I was just perusing my latest vintage book purchase, The Ladies’ Home Journal Book of Interior Decoration.I love looking through vintage design magazines and books. While some of it is very dated and pretty hideous, the ideas, explanations, glossaries and photos offer up a lot of information. For example, in the picture above, it’s funny to see that stuffed animal on the floor, the dated woodstove, the ugly side tables, etc. However, I do love the way those corner platform sofas can work in a small space, and I rather love that they put bright pink in a knotty pine and brick rustic look cabin!
The room above is kind of regency, has a bit of chinoiserie, but is still modern. I love the ambition of the long sofa built on a platform attached to the two end tables. It has sort of a Parzinger look to it. The jewel tones next to the white are rich, and the lamps look pretty interesting. I wish I could tell if that mural was pioneers in wagons, Swiss chalets in the alps, or Asia. I’m just telling myself it’s an Asian scene, which somehow makes the room work for me.
This plaid couch basement rec room incorporates a few elements I really like – using basic squares, circles and rectangles with primary colors. It’s funny how busy all the photo styling is in these photos – the book on the ottoman, the random plants and huge ashtrays. Sometimes the most glaring difference between vintage mags and books and current ones is simply the styling.
These books are wonderful resources. There are charts of style of decoration telling you which locations, furnishings, textiles, wall coverings, colors, flooring, light fixtures and accessories are appropriate for each style. There is a glossary in the back (I had never known what “Dado” was until I read this book), and there are charming illustrations, like in the yardage guide for upholstery, as seen above.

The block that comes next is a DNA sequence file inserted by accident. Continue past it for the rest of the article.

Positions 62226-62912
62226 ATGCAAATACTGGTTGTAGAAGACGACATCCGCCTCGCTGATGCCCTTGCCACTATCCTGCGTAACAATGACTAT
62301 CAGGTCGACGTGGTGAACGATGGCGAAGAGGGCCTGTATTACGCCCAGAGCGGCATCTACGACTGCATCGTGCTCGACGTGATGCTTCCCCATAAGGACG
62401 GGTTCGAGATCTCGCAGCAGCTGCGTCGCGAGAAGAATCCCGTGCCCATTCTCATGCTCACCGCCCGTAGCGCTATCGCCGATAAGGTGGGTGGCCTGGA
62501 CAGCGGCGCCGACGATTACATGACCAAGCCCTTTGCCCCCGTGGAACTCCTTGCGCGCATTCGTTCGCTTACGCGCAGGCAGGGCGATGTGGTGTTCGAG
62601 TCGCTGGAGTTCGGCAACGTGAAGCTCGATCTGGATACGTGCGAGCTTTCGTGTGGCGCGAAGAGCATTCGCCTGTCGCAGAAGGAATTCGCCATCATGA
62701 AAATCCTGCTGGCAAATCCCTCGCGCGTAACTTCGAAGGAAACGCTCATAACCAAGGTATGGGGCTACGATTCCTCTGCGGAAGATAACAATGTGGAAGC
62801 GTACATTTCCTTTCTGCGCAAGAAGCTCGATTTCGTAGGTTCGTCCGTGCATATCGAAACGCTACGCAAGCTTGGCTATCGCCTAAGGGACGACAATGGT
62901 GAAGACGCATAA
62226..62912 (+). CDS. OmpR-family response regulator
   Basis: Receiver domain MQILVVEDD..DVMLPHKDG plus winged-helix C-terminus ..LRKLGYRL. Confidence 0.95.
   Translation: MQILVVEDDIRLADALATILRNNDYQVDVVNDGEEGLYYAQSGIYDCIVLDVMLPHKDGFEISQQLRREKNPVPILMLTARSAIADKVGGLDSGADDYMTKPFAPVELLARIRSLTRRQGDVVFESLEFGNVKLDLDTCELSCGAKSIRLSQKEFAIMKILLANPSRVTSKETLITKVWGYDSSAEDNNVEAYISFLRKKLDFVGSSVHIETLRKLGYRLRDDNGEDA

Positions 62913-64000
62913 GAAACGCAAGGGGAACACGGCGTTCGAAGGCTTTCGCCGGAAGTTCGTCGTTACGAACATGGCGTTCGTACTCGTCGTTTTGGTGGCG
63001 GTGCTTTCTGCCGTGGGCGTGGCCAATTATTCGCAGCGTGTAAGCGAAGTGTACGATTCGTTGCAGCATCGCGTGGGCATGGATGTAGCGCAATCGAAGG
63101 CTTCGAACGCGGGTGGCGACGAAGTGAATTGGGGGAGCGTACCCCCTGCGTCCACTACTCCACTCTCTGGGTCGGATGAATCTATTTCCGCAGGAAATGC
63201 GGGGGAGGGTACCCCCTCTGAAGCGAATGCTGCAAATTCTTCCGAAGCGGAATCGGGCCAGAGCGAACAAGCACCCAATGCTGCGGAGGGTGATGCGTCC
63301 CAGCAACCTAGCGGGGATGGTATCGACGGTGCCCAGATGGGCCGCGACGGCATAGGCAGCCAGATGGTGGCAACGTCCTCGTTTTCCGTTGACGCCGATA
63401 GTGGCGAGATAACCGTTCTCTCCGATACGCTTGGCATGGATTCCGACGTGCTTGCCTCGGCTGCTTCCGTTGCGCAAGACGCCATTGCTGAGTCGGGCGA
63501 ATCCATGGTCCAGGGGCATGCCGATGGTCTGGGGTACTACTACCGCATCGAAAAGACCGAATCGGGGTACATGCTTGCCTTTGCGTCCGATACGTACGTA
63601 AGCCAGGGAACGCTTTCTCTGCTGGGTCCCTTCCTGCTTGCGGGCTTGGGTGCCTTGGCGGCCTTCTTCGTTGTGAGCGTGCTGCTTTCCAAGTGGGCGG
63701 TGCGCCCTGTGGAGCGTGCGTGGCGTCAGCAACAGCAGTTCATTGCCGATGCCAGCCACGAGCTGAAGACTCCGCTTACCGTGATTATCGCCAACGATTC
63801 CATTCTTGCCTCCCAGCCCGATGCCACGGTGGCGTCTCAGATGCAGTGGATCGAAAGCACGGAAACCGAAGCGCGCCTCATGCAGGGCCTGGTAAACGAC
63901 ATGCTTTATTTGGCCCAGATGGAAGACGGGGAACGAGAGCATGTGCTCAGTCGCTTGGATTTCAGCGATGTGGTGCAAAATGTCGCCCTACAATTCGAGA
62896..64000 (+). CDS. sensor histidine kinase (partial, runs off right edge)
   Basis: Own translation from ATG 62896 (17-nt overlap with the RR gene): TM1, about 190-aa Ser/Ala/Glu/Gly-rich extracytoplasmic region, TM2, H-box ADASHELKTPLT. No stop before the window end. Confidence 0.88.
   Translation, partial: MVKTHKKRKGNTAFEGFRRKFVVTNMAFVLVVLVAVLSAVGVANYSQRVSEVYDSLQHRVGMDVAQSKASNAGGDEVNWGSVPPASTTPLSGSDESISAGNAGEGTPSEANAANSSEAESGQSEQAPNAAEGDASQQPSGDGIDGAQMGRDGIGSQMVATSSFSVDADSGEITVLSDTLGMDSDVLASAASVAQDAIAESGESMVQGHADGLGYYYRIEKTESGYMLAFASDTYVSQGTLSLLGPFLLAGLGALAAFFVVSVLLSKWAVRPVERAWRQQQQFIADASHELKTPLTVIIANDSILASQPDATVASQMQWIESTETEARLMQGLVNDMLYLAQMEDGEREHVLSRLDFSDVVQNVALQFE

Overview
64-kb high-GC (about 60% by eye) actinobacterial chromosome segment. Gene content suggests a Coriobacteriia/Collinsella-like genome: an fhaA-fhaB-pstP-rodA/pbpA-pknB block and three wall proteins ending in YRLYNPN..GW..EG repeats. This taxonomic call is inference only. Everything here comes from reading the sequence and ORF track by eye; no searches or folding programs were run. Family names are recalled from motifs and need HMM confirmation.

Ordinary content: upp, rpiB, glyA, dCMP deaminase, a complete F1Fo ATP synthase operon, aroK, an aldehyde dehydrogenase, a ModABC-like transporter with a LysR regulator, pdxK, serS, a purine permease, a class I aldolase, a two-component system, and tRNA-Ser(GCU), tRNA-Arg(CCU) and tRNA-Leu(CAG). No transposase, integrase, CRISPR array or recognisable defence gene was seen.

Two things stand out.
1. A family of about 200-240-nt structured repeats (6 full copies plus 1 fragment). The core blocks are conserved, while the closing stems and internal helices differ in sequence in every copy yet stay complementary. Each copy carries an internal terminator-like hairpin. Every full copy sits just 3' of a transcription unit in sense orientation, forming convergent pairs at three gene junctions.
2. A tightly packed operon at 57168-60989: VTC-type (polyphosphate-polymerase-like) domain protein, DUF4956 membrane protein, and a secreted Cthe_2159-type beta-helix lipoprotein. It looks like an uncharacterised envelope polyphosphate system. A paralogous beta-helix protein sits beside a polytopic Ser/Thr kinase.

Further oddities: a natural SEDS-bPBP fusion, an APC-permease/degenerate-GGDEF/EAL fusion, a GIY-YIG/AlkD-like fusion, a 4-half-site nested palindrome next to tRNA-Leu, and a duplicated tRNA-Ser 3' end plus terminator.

It’s also fun to think of these as a glimpse into history. In America, we were bridging a time in decor when we were between traditional colonial style and Modern style. At this point, most furnishings were mass produced. More Americans owned their own homes than ever before, and they were filled with an ever-growing array of modern conveniences, like washing machines, dishwashers, and the latest vacuum cleaners (sold door-to-door). A lot of the photos show how the contemporary pieces were starting to be incorporated, as well as the latest in flooring technology, whether it be a new type of wall-to-wall carpeting or linoleum. Televisions added a new household portal for advertising, and much of that was directed towards housewives and revolved around selling a certain American dream lifestyle. This book was published around the time the television show Mad Men takes place (if you haven’t caught this show on AMC yet, you are truly missing out; the costumes and sets alone make it worth the hour). I think about the American lifestyle then; the baby boom babies leaving the nest, more and more women entering the workforce and no longer dedicating themselves to homemaking 24/7, and the tumultuous times that were just a few years away.
all photos from The Ladies Home Journal Book of Interior Decoration. Photographers were not listed.
Hi, I'm Becky. I live in Atlanta. Besides acting as the "Editorial Director" here on Hatch, you can find me spewing lots of design opinions and tips over at Houzz. Make me happy -- leave a comment!